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From a performer's rather than a listener's point of view, there are many pieces that I come back to and I hope, when I do, that I bring something more to them than I did when I worked on them in the past.
This month, I am revisiting the Brahms Op. 117 Intermezzi. I performed them in a recital perhaps three years ago, but there is such depth to these pieces that they merit revisiting. Building on my past experience with them, I can still find elements that can be further refined or can be approached in a different manner.
Prokofievs 8th piano sonata, both from a performers and a listeners perspective I find to be extremely fascinating. I would describe this piece the way BruceD described the Brahms Intermezzi. It's a piece that you can revisit an endless amount of times and still find new little things and new ways to approach certain passages. The same can also be said about Beethoven's late piano sonatas.
The first movement of the Bach Italian Concerto in F for sure. This is probably the the first keyboard piece composed in the 18th century that has dynamics written into the score. Back in those days there were keyboards (harpsichord & clavichord) with different configurations. The original was played on a harpsichord and not a piano with 2 sets of keys 1 above the other. 1 set produced a louder sound while the other produced a muted sound. There are a few p & f markings but nothing in between (mp, mf, cres. & decres.)
A holiday favorite was an arrangement of "O Holy Night" that I use regularly as warm-up piece because of the L-hand arpeggios despite the connection to Christmas.
And then there is the piano arrangement of Shostakovich Waltz #2 I found online. This piece from the 20th century has a modern sound but retains elements of a waltz by Johann Strauss a century earlier.
Well, I decided to come back to this place after a long absence due to a shameful post I wrote a while ago (which was my 2nd time), so 1st piece I keep coming back to is piano world forums;
And thus I have re-emerged from my cave - like grinch, who, instead of ruining christmas, is now here to ruin new years' eve for every single person on this forum with my idiotic posts.
But, off-dee-doo with the silly-willy talk now, and onto-de-loo the thread-illy-didlly thread topic now -
from a listeners' standpoint - too much stuff for me to be able to bring out a top few; a lot of Liszt, some Chopin, Philip Glass' etudes as of recently and the final movement of Mahler's 2nd symphony-dymphony are some of the works I have been listening to a lot recently.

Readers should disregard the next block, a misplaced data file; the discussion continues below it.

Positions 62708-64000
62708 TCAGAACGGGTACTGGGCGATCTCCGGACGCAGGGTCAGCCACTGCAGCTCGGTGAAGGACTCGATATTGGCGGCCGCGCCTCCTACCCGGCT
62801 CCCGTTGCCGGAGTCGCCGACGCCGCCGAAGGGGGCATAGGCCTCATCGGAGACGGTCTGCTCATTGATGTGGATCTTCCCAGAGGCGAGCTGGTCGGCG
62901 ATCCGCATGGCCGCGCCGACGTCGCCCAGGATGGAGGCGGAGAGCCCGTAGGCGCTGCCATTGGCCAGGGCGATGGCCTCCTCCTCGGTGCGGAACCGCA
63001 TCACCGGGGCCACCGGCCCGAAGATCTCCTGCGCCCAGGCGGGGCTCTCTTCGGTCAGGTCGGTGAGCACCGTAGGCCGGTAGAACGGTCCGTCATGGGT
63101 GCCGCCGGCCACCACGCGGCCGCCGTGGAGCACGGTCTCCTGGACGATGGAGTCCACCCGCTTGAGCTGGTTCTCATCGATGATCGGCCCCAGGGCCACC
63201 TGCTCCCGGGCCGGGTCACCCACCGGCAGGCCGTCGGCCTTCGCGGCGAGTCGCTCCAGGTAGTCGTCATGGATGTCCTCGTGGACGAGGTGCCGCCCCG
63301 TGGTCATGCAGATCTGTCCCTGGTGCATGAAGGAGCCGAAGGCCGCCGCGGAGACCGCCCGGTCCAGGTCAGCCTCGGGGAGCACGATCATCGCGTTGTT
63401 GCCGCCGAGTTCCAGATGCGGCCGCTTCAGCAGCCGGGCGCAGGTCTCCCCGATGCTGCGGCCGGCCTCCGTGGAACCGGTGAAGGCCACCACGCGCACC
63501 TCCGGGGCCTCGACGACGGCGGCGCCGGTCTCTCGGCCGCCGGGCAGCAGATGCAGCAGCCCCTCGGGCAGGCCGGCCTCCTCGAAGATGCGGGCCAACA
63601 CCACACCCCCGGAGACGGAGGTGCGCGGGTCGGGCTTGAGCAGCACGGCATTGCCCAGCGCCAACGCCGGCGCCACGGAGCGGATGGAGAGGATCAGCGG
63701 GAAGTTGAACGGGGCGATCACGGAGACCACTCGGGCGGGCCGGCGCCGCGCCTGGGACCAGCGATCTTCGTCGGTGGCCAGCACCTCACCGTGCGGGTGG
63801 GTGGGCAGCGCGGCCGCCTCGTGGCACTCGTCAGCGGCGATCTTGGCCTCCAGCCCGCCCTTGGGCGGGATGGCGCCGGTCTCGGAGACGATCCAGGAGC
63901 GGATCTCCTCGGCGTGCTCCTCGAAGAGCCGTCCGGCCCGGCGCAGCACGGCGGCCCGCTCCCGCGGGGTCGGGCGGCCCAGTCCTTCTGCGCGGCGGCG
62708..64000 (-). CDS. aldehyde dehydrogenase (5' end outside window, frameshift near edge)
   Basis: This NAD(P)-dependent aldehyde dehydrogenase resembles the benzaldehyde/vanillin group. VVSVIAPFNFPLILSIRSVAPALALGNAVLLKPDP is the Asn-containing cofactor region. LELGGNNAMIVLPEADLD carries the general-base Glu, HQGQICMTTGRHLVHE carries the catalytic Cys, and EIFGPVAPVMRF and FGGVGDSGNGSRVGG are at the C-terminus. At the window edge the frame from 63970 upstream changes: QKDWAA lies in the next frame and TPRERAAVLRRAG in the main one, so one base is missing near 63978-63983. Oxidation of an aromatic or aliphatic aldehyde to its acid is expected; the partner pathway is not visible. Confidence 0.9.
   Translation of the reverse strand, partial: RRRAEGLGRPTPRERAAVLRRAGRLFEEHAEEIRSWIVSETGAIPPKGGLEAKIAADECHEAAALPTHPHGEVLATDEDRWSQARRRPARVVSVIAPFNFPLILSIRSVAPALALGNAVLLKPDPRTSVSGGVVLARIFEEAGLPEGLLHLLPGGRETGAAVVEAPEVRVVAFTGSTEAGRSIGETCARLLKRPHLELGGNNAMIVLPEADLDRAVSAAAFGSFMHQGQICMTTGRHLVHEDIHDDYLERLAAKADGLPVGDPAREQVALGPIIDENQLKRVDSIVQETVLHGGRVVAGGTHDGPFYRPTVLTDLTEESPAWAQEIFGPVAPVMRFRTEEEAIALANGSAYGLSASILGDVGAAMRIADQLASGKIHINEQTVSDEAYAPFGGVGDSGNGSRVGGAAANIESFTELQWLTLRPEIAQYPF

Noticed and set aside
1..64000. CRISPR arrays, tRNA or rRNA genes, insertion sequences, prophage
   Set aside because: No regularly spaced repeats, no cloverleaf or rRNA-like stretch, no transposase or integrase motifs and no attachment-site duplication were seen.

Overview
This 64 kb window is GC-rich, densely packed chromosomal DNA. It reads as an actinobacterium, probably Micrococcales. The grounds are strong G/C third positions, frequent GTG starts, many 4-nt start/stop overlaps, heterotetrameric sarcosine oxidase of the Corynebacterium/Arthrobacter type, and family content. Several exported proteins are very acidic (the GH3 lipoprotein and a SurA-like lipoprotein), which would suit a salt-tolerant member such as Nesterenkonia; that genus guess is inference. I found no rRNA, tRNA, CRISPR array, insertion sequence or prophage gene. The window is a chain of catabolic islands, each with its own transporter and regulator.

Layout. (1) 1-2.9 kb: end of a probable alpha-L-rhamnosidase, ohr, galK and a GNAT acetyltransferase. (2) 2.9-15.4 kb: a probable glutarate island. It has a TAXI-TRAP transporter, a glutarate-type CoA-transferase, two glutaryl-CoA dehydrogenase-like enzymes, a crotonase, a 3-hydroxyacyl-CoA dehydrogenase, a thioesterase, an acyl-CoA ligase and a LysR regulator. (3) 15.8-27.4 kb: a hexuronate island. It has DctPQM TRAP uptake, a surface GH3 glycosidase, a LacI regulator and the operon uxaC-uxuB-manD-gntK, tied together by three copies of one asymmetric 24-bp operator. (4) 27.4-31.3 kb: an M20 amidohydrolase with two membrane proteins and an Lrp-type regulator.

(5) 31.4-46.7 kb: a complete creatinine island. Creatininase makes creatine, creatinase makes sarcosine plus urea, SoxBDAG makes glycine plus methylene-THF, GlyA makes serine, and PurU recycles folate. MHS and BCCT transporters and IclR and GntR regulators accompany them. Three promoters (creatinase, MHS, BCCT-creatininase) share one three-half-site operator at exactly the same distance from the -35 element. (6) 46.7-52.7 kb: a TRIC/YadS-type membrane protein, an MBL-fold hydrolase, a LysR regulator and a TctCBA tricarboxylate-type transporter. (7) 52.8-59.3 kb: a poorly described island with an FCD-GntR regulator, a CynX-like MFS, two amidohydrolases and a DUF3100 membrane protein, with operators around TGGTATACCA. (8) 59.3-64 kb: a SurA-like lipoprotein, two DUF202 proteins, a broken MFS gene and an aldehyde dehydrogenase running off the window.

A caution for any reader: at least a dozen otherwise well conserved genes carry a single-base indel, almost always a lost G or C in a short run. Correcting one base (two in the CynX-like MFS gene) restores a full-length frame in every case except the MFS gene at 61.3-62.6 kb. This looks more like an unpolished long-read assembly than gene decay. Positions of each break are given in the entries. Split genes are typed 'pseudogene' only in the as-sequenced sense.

From a performers' stand (or sit) point - I keep coming back to this one piece of crap I wrote a while ago - It's a half-finished cack which I don't know what to make of, and it makes me depressed every time I look at it and play it again.
I go through phases when I listen to music, but any piece/composer I really like, I keep coming back to. I discover new stuff all the time, but I haven't stopped listening to any particular pieces either.
"Not a shred of evidence exists in favour of the idea that life is serious." -Brendan Gill
I keep coming back to the popular intermediate and more accessible advanced classics. Beethoven's Sonata Pathetique, Debussy's Clair De Lune, Motzart's Rondo Alla Turka, that sort of thing. Also a good percentage of Chopin's catalog falls into this category.
It is very nice to be able to produce enjoyable and beautiful music without having to break too great a sweat. At this point in my life I can't devote everything to leaning new and complicated pieces, so a few dusty gems are frequently just the thing for me.
I usually go through phases of listening to one piece over and over again.
Definitely some pieces I keep going back to are Chopin's Ballade no. 4, Brahms Op. 117, and Schumann Fantasiestucke. I've also been enjoying Grieg's Piano Concerto and would love to play some day. Not exactly a piano solo piece but one of my all-time favorite pieces is Franck's A major Violin Sonata. I can't and won't ever get over how awesome the whole piece is.
K488 is one of those pieces I keep returning to as well. Coincidentally I've been working on it for the last couple of weeks. I've been doing this every so often for the last ten years without any expectation of ever finishing it. Anyone that doesn't know the Kempff/Leitner 1960 recording of this work owes it to themselves to have a listen to it. It's coupled with an equally superb recording of K491.
One piece I've recently been coming back to a lot is Scriabin's Sonata-Fantasy in G# Minor. It really is an amazing piece with plenty of texture, color, and emotion that I think every classical enthusiast should listen to at least once.